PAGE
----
Gays find a spiritual oasis

Northeastside church is largest of its kind in Midwest.

Standing in the pulpit at Jesus Metropolitan Community Church, Pastor Jeff Miner raises his voice in a challenge for the congregation to share the word of God.

“What Jesus is calling us to do, by our lives, by our actions, by our attitudes, by our behavior, is to be constantly painting a portrait of Christ so compelling that when people see us, they will feel drawn to the beauty of God,” he says.

It’s a scene common in evangelical churches throughout Central Indiana every Sunday.

But, in this church, it also is different.

Miner is gay — as is most of his congregation.


The 13-year-old church, affiliated with the California-based Metropolitan Community Churches, has the largest gay, lesbian, bisexual and transgender congregation in the Midwest, according to MCC headquarters. Since it was started by four members of a Bible study group in 1991, the church has grown to nearly 300 members and offers three Sunday services attracting 400 people a week.

This church, Miner said, is a spiritual oasis for a group of Christians who have felt uncomfortable or been cast out of other congregations.

Metropolitan Community Churches facts and statistics

MCC’s world headquarters are in West Hollywood, Calif.

Three hundred churches in 48 states and 22 countries have 43,000 members

MCC Resurrection in Houston is its largest church with more than 600 members

Women make up 50.5 percent of clergy — more than any other Christian denomination

MCC churches have an annual aggregate budget of more than $20 million

Twenty mainline Christian seminaries accept MCC students

MCC holds observer status in the World Council of Churches and participates in programs of the National Council of Churches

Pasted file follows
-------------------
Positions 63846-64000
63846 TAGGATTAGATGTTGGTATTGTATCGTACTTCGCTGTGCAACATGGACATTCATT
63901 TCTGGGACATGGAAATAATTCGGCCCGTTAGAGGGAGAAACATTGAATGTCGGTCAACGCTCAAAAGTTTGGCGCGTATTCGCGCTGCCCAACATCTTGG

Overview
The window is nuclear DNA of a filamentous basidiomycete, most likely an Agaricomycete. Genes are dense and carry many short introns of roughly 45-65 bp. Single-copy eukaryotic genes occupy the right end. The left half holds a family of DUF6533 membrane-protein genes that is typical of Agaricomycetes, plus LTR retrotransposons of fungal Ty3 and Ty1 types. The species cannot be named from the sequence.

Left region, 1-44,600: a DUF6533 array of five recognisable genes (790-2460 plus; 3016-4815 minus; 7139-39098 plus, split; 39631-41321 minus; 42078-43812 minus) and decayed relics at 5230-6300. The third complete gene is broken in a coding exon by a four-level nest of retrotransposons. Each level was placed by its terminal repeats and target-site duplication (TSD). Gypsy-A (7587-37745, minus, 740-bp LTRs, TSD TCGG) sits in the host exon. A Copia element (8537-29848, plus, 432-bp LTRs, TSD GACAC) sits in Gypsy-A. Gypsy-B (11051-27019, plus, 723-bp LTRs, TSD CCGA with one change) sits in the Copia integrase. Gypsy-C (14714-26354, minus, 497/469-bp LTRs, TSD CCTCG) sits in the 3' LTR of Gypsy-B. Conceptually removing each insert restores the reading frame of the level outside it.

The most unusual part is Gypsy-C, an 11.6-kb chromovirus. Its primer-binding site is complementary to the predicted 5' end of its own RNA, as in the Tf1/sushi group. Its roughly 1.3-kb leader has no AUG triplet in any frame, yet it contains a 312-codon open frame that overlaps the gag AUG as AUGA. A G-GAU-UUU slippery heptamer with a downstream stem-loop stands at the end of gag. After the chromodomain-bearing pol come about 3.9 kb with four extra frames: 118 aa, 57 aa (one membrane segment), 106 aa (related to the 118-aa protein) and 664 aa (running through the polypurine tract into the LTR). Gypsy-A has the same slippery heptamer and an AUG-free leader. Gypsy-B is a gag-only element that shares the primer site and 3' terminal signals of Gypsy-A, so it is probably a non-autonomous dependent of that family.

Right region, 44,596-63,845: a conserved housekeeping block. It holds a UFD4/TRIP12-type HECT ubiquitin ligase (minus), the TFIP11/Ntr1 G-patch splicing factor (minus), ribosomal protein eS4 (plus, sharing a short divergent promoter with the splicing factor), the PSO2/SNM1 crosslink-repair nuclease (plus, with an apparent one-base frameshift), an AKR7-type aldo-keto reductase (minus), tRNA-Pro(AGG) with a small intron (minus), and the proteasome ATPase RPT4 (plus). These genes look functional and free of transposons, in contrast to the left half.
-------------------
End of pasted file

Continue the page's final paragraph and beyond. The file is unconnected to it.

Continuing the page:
Twenty-one MCC churches have been the target of hate crimes, including arson and firebombing.

– Source: www.mccchurch.org

“There’s something here that you don’t feel at a lot of churches,” said Andrea Platt, 41, Pittsboro.

Platt and her partner, Jennifer Barnes, 42, have been attending the church for about five years. Like many in the congregation, they were raised in homes where religion played an important role, but as gay adults had struggled to hold onto a faith that condemned them for whom they loved.

“We came because of the congregation, but that is not why we stay,” Platt said. “We stay because of what we get here. The teaching is so grounded in the Bible.”

Added Barnes: “It’s like we found the genuine Christian community.”

Jesus MCC’s rapid growth in the past seven years is based on an unlikely model — the same high-demand, Scripture-driven evangelical approach employed by many of the churches that rail against homosexuality.

The irony is not lost on Miner. Raised in a fundamentalist Baptist church, the Acton native attended Bob Jones University while struggling with what he believed to be an insurmountable clash between his sexuality and faith. That conflict initially derailed Miner’s dream of going into the ministry, so he earned a law degree from Harvard University and went to work as a corporate lawyer.

But years of prayer and study convinced him homosexuality and Christianity are not mutually exclusive. Now, he is helping lead many others in the gay community back to God.

“What we are doing is not novel. It is the classic Bob Jones Christian evangelical model translated to a tribe of people untouched by God,” said Miner, 46, who joined Jesus MCC in 1997.

There are no outward signs that the church — in a former industrial building at 2950 E. 55th Place on the Northeastside — is any different from the more than 575 other religious congregations in Marion County.

Even inside, where members share in a lively worship that includes all the standard components — from Scripture readings and hymns to the Lord’s Prayer and Communion — there are few clues this is a predominantly gay congregation.

A nursery bustles with children coloring and playing, and each worship service includes a time when Miner shares Bible stories with members’ children gathered at the front of the church.

Projectors beam Scripture verses and the words to hymns onto walls flanking a large cross that is the centerpiece of the sanctuary. Services are interpreted in sign language, and sermons are recorded to post on the church Web site.

As Miner preaches the Gospel, worshippers caught up in the spirit raise their hands toward heaven and offer “amens.” And after services, they mingle over coffee and refreshments or head off to church-organized activities.

“People are looking for something real and encompassing in their lives, and we’re building a ministry around that,” Miner said.